Can you tell me a bit about Decimo and what we can expect from it?
I first saw the Highline in New York about eight years ago I loved the vibe and energy of it. When this project came around I knew I’d love to be a part of it and it worked out perfectly when they approached me. Then when I saw the visuals and graphics of what the room was going to be like I had to think about what kind of cuisine we were going to put in the room. I did a trip about six years ago to Mexico, a kind of government exchange where I was shown Mexican food and culture. A chef called Diego Hernández from a restaurant called Corazón de Tierra called me up and asked whether I wanted to go to Mexico and spend some time with him and then he’d come and spend some time with me at Casamia, my restaurant in Bristol. We were blown away by the food in Mexico, literally blown away; the texture, everything about it is in insane. So we decided to combine the Spanish cuisine with touches of Mexican and South American cuisine. We only use limes, for example, not lemons and we have touches of chillis going into sauces. We have a Caeser salad because I discovered that it was invented in Tijuana.
Within the dining room of Decimo there are different sections where you can have little mini experiences that change each time you go there so we wanted to do the same with the menu. There are about 45-50 different elements on the menu so that people who are staying at the hotel for four or five days can experience something different each time they come back. The main thing about the restaurant is the experience, the ambience: we wanted it to be fun. The food should be like that: a mix of quick and simple things, some creative touches and a good balance between not being too foodie and almost feeling quite homely in a sense.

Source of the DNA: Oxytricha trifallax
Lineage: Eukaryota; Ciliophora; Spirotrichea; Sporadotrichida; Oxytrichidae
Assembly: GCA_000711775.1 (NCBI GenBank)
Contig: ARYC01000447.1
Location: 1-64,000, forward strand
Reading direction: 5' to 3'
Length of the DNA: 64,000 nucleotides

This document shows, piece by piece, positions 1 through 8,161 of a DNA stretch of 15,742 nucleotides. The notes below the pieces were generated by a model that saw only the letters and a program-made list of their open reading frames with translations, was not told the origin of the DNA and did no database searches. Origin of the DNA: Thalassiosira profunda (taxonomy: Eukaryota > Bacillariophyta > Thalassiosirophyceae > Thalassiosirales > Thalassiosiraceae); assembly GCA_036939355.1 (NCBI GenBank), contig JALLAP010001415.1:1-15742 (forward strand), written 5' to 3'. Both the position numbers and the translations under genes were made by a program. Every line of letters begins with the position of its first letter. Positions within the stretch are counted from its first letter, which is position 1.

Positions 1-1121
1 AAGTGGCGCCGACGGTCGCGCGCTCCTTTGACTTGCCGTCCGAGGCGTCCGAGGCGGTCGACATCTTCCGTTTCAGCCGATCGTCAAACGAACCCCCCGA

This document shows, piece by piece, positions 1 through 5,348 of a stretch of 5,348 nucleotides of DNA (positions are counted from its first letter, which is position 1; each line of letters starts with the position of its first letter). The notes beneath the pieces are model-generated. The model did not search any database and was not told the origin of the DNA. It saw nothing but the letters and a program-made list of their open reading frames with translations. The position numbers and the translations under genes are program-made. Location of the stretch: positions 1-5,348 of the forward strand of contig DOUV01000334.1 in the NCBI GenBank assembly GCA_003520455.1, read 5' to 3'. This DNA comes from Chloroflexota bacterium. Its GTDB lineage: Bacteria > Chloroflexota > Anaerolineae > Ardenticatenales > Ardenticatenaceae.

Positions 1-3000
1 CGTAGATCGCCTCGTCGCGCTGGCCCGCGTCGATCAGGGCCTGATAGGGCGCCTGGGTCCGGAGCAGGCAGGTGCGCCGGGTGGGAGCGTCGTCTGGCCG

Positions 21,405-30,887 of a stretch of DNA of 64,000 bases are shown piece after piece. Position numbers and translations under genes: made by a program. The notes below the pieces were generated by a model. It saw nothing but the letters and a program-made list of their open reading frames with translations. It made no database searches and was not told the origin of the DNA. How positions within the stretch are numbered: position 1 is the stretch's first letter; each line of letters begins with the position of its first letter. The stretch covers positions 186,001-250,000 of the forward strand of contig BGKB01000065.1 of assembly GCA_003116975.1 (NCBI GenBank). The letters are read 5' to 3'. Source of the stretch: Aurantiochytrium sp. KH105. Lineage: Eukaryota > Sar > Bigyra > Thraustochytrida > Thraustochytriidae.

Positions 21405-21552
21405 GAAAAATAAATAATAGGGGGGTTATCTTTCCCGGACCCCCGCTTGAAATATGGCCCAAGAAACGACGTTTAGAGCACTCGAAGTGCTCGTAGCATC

What’s the best piece of advice you’ve been given?
It’s probably from my dad. In the old days of Casamia he said: ‘You have to do things slowly. Not everything can be achieved overnight; you have to give it time.’ I think that is amazing advice and it works with all aspects of life: to be patient and calm, to do things step by step.
Do you have a role model?
I don’t have a role model but I think I’m quite fortunate in this business to have a lot of friends who are there to support me. People like Brad Carter, Gareth Ward, Michael O’Hare and Tom Brown: we all share the same passion and direction. I take advice from them, they are people I look up to, who inspire me to do better.
What’s your favourite restaurant in London?
I have quite a few – one of my favourite meals was at Araki, the Japanese place in Mayfair. I love Core, Clare Smyth’s place. It’s a great place to just go and chill and enjoy excellent food and service. It’s really lovely. I love the Smoking Goat and I love Thai food. I am still yet to find the small, secret, unheard of Thai places and it’s a mission for me to find them.
Apart from cooking and food what are your biggest passions?
Food is pretty much my life. After that it’s my wife and dog. Family is everything to me and spending time with them is really hard in this career. I love football, cars, things like that but I never let them dominate my life. It’s much more food and family.
What do you do with your time off?
It’s mainly spent with the family and finding time to chill. I also like immersing myself in film: I love sci-fi and one my favourite franchises is the Alien films. I also love Quentin Tarantino: Pulp Fiction and Reservoir Dogs in particular.
If you could choose anyone from today or history, who would be your ideal dinner party guest and why?
I would definitely invite Ferran Adrià from El Bulli, one of the greatest chefs ever. I’d cook a wicked Sunday roast; I think it’s one of the most nourishing, lovely things and it has the nostalgia of being a kid and the whole family being around on a Sunday.